PORTSMOUTH, N.H. -- As much as retired Army General Wesley K. Clark might want to avoid the issue, it confronts him at every turn: For him, this has turned into a race between the general and the lieutenant-turned-senator.
After Monday night's surprising Iowa caucus returns, Clark and his aides had to prepare for a scenario they hadn't anticipated: The old putative front-runner, non-veteran Howard Dean, had been replaced by a new one, veteran John F. Kerry.
While Senator John Edwards languished low in the New Hampshire polls for months, his second-place Iowa finish makes him, too, a Granite State factor.
So now, buried between the lines of Clark's stump speeches and appearances, comes a new message: He embodies Kerry's national security credibility and Edwards's Southern background.
"I'm that package all in one vote," Clark said at a press conference in Portsmouth. "I'm a veteran. I've worked in leadership at the highest levels of government . . . I'm from the South, my mother was a secretary." Clark invited the Kerry comparison in a series of veterans-related events yesterday that his aides said had been planned long in advance.
He attended a "Veterans for Clark" press conference in Portsmouth in the early afternoon and held a town hall-style meeting at an American Legion post in Rochester in the evening.
Last night at another such event, Brian Hardy, a VFW post commander from Littleton, N.H., while introducing Clark, harshly criticized Kerry, saying the senator had had "an extreme makeover" from a life of "privilege and wealth to being a man of the people."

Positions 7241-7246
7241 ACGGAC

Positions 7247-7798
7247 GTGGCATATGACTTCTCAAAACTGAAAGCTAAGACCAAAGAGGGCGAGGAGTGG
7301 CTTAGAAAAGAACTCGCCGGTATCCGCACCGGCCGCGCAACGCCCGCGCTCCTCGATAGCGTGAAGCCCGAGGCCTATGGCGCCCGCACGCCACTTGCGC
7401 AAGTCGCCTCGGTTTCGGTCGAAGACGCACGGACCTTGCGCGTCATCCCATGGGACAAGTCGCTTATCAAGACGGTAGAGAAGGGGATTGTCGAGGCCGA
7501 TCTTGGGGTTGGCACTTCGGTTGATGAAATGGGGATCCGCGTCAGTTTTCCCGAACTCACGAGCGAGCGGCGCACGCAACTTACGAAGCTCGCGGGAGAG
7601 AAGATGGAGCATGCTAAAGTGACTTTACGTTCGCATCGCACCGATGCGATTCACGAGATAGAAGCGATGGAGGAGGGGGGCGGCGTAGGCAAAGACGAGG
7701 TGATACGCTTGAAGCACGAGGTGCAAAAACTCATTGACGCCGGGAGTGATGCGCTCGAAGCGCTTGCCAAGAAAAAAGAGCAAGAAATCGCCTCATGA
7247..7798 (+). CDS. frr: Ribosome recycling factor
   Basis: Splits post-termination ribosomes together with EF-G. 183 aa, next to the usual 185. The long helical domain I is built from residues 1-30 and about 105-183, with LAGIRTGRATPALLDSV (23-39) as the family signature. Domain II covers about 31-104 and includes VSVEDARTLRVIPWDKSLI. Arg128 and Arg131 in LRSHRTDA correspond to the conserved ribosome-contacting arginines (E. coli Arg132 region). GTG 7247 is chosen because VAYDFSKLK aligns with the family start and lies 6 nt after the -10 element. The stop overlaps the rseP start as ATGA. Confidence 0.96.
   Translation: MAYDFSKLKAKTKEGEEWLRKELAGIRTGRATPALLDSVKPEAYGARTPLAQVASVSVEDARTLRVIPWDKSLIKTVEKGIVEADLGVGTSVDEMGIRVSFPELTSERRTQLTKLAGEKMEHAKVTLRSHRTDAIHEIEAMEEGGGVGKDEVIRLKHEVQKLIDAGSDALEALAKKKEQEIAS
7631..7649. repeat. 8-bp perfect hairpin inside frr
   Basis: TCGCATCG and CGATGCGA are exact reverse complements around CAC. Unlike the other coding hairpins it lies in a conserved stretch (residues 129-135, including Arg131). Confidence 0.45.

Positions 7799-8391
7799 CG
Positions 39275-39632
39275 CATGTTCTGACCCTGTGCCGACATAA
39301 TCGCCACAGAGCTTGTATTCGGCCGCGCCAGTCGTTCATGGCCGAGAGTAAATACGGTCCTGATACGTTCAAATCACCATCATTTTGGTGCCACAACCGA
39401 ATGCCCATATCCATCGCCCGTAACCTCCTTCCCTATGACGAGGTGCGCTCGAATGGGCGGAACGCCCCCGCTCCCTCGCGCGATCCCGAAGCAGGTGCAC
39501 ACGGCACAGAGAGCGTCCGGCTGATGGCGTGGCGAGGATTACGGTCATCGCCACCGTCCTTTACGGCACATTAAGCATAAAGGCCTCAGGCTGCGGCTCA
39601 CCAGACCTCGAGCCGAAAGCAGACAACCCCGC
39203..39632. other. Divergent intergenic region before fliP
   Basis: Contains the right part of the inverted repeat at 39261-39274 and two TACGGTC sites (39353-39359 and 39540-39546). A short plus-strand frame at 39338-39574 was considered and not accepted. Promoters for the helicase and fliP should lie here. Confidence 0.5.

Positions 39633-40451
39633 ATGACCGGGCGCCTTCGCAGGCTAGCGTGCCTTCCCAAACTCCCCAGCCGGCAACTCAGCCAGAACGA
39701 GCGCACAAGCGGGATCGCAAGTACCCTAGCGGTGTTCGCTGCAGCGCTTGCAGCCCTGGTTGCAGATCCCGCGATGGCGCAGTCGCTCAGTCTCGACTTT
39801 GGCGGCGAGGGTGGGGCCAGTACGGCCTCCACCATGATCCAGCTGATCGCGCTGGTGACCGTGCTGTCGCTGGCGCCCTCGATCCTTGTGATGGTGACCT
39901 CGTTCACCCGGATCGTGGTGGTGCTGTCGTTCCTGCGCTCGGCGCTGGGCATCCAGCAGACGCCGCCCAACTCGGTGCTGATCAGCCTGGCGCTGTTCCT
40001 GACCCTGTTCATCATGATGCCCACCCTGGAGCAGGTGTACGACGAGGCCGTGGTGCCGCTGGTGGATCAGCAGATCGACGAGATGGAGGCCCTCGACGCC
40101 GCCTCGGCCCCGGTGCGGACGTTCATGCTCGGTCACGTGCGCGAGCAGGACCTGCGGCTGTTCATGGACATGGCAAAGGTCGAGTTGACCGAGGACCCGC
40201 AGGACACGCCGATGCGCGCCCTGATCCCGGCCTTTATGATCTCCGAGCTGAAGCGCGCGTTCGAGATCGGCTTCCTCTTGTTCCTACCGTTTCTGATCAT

Hardy, a former Dean supporter, called Kerry "one of a long line of presidential pretenders from New England who ran and failed."
Clark campaign officials quickly distanced themselves from Hardy's attack. Matt Bennett, Clark's communications director, said: "We did not know he was going to say that, and if we knew we would have asked him not to." Clark himself told the crowd he disagreed with Hardy's statement and considered Kerry "a distinguished senator."
In every encounter with the press this week, Clark has been asked to compare himself with Kerry. Asked about Kerry's military rank at a press conference at his Manchester headquarters later that night, Clark said, "It's one thing to be a hero as a junior officer. He's done that, and I respect him for that. He's been a good senator. But I've had the military leadership at the top as well as the bottom."In less strained moments, Clark tries to shift the subject to the specific experience he gained as he rose through the military. "I'm not trying to draw a distinction between my rank and Senator Kerry's," Clark said in Portsmouth. "We were both young officers in Vietnam. We both pursued different paths of public service."
Instead, he emphasized his experience helping to negotiate the Dayton Accords in Bosnia and leading NATO's war in Kosovo.
"We need a leader who's been on the front lines of battle and in the backrooms of diplomacy," he said in a speech about Iraq at the University of New Hampshire.
Still, for several veterans who declared their loyalty to Clark yesterday, his perceived electability was his most important asset.
"John Kerry cannot win below the Mason-Dixon Line. Clark can conceivably take Florida, Louisiana, Arkansas, and West Virginia," said Gene A. Friedman, 87, a World War II veteran. "John Kerry has great credentials, and he has good military credentials, but he's a Massachusetts liberal."
Joanna Weiss can be reached at email@example.com.
Just pulled this off Drudge